Hydroisomerization and hydrocracking are well known processes for upgrading hydrocarbon synthesis products and their conditions can vary widely. Hydroisomerization is achieved by reacting the waxy feed with hydrogen in the presence of a suitable hydoisomerization catalyst. While many catalysts may be satisfactory for this step, some catalysts perform better than others and are preferred. For example, applicants preferred hydroisomerization catalyst comprises one or more Group VIII noble or non-noble metal components, and depending on the reaction conditions, one or more non-noble metals such as Co, Ni and Fe, which may or may not also include a Group VIB metal (e.g., Mo, W) oxide promoters, supported on an acidic metal oxide support to give the catalyst both a hydrogenation and dehydrogenation function for activating the hydrocarbons and an acid function for isomerization. However, noble metals reduce hydrogenolysis, particularly at lower temperatures and will therefore be preferred for some applications. Preferred noble metals are Pt and Pd. The catalyst may also contain a Group IB metal, such as copper, as a hydrogenolysis suppressant. The cracking and hydrogenating activity of the catalyst is determined by its specific composition. The metal Groups referred to herein are those found in the Sargent-Welch Periodic Table of the Elements, copyright 1968.
The acidic support is preferably an amorphous silica-alumina where the silica is present in amounts of less than about 30 wt %, preferably 5-30 wt %, more preferably 10-20 wt %. Additionally, the silica-alumina support may contain amounts of a binder for maintaining catalyst integrity during high temperature, high pressure processes. Typical binders include silica, alumina, Group IVA metal oxides, e.g., zirconia, titania, various types of clays, magnesia, etc., and mixtures of the foregoing, preferably alumina, silica, or zirconia, most preferably alumina. Binders, when present in the catalyst composition, make up about 5-50% by weight of the support, preferably 5-35% by weight, more preferably 20-30% by weight.
Characteristics of the support preferably include surface areas of 200-500 m2/gm (BET method), preferably about 250-400 m2/gm; and pore volume of less than 1 ml/gm as determined by water adsorption, preferably in the range of about 0.35 to 0.8 m/gm, e.g., 0. 57 ml/gm.
The metals may be incorporated onto the support by any suitable method, and the incipient wetness technique is preferred. Suitable metal solutions may be used, such as nickel nitrate, copper nitrate or other aqueous soluble salts. Preferably, the metals are co-impregnated onto the support allowing for intimate contact between the Group VIII metal and the Group IB metal, for example, the formation of bimetallic clusters. The impregnated support is then dried, e.g., over night at about 100°-150° C., followed by calcination in air at temperatures ranging from about 200°-550° C., preferably 350°-550° C., so that there is no excessive loss of surface area or pore volume.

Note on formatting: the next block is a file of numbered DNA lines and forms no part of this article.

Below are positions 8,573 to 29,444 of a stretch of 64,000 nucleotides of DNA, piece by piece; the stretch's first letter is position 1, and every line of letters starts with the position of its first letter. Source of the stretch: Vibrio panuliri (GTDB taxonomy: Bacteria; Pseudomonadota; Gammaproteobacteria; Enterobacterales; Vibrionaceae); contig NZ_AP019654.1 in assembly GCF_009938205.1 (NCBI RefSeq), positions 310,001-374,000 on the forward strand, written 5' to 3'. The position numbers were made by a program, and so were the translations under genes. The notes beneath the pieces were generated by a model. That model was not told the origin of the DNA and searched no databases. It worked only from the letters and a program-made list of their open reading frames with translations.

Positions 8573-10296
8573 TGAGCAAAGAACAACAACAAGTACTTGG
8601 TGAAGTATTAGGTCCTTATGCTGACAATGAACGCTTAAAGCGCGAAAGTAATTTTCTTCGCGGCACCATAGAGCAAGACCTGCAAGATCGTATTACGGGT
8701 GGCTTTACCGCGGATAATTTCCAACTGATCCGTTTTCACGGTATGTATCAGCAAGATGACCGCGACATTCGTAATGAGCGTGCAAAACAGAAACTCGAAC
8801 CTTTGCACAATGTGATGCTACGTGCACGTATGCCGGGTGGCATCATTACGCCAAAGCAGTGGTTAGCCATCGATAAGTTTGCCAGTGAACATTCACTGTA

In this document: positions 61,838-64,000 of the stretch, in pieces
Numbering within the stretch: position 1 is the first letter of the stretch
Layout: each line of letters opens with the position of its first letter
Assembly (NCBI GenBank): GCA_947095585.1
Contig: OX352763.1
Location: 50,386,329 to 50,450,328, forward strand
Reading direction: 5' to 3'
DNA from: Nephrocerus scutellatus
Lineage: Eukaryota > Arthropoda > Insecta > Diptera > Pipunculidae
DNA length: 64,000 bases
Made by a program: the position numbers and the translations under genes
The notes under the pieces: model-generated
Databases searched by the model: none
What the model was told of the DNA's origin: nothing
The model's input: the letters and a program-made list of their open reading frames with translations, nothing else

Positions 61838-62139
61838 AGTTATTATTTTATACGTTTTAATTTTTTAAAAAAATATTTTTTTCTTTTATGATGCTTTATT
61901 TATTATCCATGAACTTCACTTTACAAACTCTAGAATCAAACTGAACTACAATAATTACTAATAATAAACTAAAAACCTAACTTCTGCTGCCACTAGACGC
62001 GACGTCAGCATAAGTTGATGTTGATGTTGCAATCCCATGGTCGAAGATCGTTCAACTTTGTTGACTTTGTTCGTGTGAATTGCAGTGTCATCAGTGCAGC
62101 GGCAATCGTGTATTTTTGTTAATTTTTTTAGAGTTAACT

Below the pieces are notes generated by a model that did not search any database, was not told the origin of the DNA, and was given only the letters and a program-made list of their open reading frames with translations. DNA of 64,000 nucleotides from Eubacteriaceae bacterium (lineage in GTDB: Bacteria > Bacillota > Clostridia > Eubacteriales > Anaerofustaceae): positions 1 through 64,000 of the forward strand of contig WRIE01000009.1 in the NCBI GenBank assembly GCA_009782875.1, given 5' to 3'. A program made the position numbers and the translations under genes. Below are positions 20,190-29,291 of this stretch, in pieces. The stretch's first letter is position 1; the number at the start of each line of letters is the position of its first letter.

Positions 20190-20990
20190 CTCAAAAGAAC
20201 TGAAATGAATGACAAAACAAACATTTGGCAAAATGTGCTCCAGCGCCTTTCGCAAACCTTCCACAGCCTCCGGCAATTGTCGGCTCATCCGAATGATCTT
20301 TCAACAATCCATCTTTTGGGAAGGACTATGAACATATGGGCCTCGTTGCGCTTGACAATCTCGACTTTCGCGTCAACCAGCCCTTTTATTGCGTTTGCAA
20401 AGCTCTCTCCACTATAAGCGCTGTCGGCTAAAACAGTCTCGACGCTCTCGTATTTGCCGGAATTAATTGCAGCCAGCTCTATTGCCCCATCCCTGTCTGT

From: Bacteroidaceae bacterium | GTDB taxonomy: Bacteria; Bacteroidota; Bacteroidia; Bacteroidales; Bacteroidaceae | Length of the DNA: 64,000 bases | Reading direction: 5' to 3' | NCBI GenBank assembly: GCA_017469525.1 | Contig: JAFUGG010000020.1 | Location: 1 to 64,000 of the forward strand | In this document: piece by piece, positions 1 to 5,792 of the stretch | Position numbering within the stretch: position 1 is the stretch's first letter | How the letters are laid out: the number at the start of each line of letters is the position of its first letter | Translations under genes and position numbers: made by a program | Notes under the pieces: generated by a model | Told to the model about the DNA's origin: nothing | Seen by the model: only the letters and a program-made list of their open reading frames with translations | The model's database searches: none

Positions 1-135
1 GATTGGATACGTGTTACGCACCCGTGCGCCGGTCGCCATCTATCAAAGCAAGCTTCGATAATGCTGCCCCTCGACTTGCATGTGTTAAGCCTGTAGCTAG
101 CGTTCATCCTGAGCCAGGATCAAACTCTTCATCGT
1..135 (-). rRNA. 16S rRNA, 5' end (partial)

Group VIII metal concentrations of less than about 15 wt % based on total weight of catalyst, preferably about 1-12 wt %, more preferably about 1-10 wt % can be employed. The Group IB metal is usually present in lesser amounts and may range from about a 1:2 to about a 1:20 ratio respecting the Group VIII metal.
Nevertheless, the Fischer-Tropsch derived distillates that may be used in the blends of this invention include distillates recovered from the Fischer-Tropsch reactor, whether or not hydrotreated, i.e., hydrogen treatments in the presence of a suitable catalyst, including but not limited to, one or more of hydrotreating, hydroisomerization, dewaxing and hydrocracking, as well as distillates recovered from fractionating the wax containing product from the Fischer-Tropsch reactor, whether or not hydrotreated. However, a preferred Fischer-Tropsch derived distillate comprises a distillate fraction derived from any hydroisomerized wax containing Fischer-Tropsch feed utilizing any suitable hydroisomerization catalyst under standard hydroisomerization conditions commonly known in the art.
Preferably, the Fischer-Tropsch derived hydrocarbon distillate has a T95 of at least 600° F., more preferably the Fischer-Tropsch derived distillate has an initial boiling point of at least 300° F. and a T95 of at least 650° F., even more preferably an initial boiling point of at least 320° F. and a T95 of at least 700-750° F. and contains:
Sulfur, nitrogen <10 wppm, preferably <5 wppm, more preferably <1 wppm,
Aromatics <1 wt %, preferably <0.1 wt %, more preferably undetectable by ASTM D-5292
Cetane number ≧65, preferably ≧70,